Yes (unless the wrongdoer took precautions)
To sum it up, approximately: the ISP CANNOT trace the person (map the person, they have business with, to the site user). They cannot even know there is a site the person accessed. The website CANNOT trace the user (map the user to the person).
GDPR ensures that the log data are split among the parties in such a way that they can't join them (where this can't be done - because the website has, let's say... your biometric data?), they legally MUSTN'T use the data they have. For example a frisky employee should not be able to get the address of a customer who bought a particularly kinky sex toy, even if purchase data and delivery address are both on the Web site, and IP isn't even needed. If at all possible, purchase data and delivery information should be separate (1).
But the authorities can perform the join that the GDPR does not allow to anyone else. So you have privacy, but only so long as you don't run afoul of the law.
Of course the "physical person" is the owner of the ISP account, which might not be the wrongdoer if, e.g.
- the wrongdoer exploited an unsecured WiFi belonging to someone else
- the ISP account is not the real one due to VPN, TOR, or remote desktop. In these cases, a further investigative stage may or may not disclose who it was that accessed the intermediate node, whose IP turned out in the logs.
(1) I am actually consulting for an e-commerce site where this is exactly the case (not Amazon, if anyone wonders). The order has the delivery information from Accounting encrypted with a public key, and the corresponding private key was given to the logistics firm and immediately destroyed afterwards. So the site knows that an order has come from user 12345 for item XYZ, and tells logistics to ship item XYZ to user 12345, address Base64EncryptedBlob, but it doesn't have any idea who 12345 is, or where s/he lives; it only knows that Accounting vouches for their money being good.
I will describe a real situation. I am now connecting to Amazon Europe site, through my Fastweb ISP. Both entities have to comply with GDPR, and as far as I know, they do.
When I say "Connecting to Amazon Europe site" I am actually calling three different entities: let us call them Amazon Infrastructure, Amazon Application, and Amazon Accounting.
Amazon Infrastructure is responsible for the maintenance of the Web server, and they log my full IP address, my User-Agent, obviously the URI and other information.
They are subject to the GDPR, so that information has to be kept safe, must be the minimum necessary to ensure proper operation, has to be purged after the data retention window expires. If it contained personally identifiable data, which it doesn't, I would have to be informed and would have the right to request rectification or cancellation.
They are responsible for the session layer that ensures that I can communicate correctly and flawlessly with...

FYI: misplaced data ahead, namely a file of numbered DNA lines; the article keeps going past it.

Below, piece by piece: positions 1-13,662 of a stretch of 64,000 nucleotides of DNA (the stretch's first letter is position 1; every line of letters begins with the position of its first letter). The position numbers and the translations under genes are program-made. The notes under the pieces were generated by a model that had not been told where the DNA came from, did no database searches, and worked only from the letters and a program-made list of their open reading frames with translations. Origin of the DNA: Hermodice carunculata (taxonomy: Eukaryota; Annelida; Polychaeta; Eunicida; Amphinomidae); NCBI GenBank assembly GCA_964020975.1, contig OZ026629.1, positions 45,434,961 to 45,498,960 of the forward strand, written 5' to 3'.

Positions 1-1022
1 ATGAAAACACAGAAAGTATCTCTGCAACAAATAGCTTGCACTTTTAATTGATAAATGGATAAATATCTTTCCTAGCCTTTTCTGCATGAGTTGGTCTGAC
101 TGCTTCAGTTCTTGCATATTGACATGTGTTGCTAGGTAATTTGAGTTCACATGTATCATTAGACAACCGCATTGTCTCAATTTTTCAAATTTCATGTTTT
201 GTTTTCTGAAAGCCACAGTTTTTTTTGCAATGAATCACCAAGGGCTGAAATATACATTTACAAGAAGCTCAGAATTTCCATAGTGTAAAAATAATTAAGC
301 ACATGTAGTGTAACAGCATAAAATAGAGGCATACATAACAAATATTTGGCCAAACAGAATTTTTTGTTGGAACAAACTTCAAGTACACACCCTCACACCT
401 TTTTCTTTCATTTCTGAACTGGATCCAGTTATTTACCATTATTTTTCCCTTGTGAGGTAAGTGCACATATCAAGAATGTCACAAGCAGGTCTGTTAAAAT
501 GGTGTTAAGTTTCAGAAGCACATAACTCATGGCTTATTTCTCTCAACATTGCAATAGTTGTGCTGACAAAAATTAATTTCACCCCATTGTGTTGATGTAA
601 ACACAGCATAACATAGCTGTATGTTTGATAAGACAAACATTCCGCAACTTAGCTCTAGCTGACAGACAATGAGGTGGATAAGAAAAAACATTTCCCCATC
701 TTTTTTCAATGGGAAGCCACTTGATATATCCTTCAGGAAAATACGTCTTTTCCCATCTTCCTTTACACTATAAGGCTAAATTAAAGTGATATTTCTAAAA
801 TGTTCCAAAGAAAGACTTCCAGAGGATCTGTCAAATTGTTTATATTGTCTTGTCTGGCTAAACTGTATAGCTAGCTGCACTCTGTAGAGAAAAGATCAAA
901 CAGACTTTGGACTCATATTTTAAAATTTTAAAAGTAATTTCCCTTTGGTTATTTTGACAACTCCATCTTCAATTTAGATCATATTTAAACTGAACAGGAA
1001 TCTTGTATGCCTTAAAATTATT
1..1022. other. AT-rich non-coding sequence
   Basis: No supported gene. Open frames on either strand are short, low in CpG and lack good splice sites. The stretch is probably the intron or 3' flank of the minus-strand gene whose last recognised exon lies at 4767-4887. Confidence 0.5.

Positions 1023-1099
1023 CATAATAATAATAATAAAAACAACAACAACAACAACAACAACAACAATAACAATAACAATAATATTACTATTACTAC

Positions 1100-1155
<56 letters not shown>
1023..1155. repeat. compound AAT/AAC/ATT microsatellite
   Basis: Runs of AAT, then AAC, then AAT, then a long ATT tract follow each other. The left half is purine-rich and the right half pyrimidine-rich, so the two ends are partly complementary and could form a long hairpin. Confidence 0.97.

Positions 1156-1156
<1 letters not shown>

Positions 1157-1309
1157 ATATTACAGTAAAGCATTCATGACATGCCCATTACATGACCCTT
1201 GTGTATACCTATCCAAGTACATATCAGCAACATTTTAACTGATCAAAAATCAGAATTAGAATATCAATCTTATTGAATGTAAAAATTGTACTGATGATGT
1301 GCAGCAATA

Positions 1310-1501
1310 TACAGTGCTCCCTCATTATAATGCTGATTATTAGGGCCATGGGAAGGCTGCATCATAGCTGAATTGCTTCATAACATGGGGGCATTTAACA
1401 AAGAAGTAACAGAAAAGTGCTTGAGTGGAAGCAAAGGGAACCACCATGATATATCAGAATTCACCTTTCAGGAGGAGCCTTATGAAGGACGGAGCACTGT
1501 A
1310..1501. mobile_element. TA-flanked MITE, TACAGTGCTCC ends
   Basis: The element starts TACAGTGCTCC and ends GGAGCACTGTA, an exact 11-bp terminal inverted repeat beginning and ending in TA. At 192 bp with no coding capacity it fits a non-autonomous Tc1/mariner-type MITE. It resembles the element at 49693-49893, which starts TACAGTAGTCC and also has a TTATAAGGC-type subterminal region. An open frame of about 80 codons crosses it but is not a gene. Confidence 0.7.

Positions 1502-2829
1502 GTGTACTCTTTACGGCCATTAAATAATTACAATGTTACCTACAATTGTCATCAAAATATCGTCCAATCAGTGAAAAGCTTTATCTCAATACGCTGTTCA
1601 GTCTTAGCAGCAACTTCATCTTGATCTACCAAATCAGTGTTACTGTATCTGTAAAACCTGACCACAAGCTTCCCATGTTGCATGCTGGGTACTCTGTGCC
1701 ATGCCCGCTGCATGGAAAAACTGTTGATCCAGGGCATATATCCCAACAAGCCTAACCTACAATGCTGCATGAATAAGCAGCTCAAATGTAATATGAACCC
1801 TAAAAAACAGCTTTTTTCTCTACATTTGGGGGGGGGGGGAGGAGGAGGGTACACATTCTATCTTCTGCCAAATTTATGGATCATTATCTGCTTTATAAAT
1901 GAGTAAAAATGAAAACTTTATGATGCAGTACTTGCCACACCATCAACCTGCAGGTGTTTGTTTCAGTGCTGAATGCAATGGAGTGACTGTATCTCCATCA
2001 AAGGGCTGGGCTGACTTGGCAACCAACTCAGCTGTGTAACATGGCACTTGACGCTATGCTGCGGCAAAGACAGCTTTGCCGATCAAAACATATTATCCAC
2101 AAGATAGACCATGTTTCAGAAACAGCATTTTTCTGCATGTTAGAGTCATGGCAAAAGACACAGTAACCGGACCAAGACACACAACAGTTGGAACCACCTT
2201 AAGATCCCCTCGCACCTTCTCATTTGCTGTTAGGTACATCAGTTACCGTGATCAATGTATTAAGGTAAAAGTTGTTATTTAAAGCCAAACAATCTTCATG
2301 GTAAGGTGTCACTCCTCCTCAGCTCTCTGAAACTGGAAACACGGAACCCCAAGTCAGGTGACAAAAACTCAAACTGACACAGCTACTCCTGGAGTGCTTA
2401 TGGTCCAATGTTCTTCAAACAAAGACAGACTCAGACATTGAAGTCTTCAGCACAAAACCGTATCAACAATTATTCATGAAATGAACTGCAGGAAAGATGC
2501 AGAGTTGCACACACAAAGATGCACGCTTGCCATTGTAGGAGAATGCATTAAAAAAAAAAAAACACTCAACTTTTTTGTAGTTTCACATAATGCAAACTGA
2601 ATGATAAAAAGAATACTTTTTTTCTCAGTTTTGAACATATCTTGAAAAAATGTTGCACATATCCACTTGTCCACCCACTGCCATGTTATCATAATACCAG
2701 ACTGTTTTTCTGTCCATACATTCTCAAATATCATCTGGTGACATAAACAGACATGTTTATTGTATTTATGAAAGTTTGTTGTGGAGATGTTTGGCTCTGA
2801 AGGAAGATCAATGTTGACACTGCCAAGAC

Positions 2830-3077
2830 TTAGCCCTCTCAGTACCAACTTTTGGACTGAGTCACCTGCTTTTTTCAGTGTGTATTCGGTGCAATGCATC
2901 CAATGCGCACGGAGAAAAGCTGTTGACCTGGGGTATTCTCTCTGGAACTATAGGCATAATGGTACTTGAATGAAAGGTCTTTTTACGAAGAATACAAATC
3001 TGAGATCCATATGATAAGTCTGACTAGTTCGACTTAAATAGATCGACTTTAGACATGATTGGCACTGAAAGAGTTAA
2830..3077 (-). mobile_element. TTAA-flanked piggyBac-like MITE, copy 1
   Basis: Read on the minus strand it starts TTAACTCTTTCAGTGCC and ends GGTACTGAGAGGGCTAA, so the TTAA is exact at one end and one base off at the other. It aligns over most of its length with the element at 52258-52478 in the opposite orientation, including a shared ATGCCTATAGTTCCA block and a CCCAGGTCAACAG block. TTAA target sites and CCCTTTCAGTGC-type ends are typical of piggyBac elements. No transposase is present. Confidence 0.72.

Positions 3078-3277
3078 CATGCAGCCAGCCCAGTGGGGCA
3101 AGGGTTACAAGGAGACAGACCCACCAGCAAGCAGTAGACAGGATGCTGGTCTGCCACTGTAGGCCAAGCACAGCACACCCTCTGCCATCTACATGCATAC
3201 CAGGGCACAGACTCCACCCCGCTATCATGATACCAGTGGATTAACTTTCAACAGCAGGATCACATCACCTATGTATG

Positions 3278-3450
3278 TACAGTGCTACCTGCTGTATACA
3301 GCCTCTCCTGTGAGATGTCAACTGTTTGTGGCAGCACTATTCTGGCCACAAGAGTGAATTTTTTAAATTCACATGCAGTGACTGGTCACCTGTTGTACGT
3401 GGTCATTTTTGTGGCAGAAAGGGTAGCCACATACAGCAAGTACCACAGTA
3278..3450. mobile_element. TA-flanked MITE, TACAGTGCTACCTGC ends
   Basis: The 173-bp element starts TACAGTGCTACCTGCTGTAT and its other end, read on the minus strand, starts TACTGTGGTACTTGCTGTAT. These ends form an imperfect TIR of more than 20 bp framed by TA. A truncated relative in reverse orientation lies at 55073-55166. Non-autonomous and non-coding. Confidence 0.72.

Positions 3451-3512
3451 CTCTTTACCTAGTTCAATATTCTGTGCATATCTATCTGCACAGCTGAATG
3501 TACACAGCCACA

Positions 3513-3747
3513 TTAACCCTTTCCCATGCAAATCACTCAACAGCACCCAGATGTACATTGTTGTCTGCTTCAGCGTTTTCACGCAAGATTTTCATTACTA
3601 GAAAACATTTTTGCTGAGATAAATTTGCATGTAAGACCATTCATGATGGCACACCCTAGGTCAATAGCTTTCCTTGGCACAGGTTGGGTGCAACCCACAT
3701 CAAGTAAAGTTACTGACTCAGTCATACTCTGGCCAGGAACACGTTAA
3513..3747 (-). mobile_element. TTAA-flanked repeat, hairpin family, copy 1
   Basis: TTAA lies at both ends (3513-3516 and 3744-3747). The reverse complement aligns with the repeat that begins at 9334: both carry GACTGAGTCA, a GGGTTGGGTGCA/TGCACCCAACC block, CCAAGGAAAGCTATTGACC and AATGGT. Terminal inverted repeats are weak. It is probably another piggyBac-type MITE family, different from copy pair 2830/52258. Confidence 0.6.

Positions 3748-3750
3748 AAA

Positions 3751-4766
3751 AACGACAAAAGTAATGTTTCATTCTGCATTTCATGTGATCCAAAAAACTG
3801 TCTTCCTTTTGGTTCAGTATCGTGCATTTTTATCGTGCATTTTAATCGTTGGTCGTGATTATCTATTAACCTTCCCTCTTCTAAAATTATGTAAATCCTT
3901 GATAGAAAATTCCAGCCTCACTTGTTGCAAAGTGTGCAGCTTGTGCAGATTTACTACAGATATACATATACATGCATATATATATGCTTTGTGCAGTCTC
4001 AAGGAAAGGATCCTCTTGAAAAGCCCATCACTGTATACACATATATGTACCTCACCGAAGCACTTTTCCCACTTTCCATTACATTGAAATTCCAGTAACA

Amazon Application, which is the e-Shop front-end, and needn't know my IP and therefore doesn't. They have a Session ID (which they log) and, after authentication, a User ID. They should have nothing else because they don't need it, and an appropriate API allows Amazon Application to show me my personal information, which it will never log, from...
Amazon Accounting, who knows my name, purchase history, bank information and so on. They don't have my IP address or Session ID because they don't need it. Also, for obvious reasons, I expect Amazon Accounting to exist within the digital equivalent of a fortified citadel. Here are my personal identifiable data (the IP is just personal), and I have the right of requesting update or deletion, subject to other provisions of the law - for example, I can request they forget everything about me, but payment data have to be kept for - if I remember correctly - up to ten years. They shouldn't be able to access that information after my request, except in anonymous form.
Now, something bad happens - an order gets contested, and I swear I did not place the order. Things go downhill to the point that the police gets involved. The issue is between me and Amazon Accounting.
This is where Fastweb can be contacted, but Fastweb's data will not be shared with Amazon. The police will collect data independently from the three Amazon entities plus Fastweb and run their own matching, which will allow them to pinpoint where the fiber optic cable is installed from which packets from a certain IP address came around on a certain day at a certain hour. They can also access any data that I asked to be forgotten, and Amazon accordingly sealed (so, "forgotten" does not mean "destroyed").
If necessary, my device will be impounded and analyzed to determine whether it was the one that was used for the crime.
It is entirely possible and even likely that the plaintiff might win the suit and collect damages and still not know lots of the information that was assembled during forensic operations.
So, they will never "trace" anyone, because they can't. But that someone will, nonetheless, be traced. Neither Amazon logs or Fastweb logs are enough for the full trace (Fastweb doesn't know that I visited Amazon web site, nor can they legally sniff the traffic or log outgoing IPs except in very specific, limited scenarios; Amazon can't know where the other end of a connection is), but together they are; under EU law, only police officers with a valid warrant can perform the match.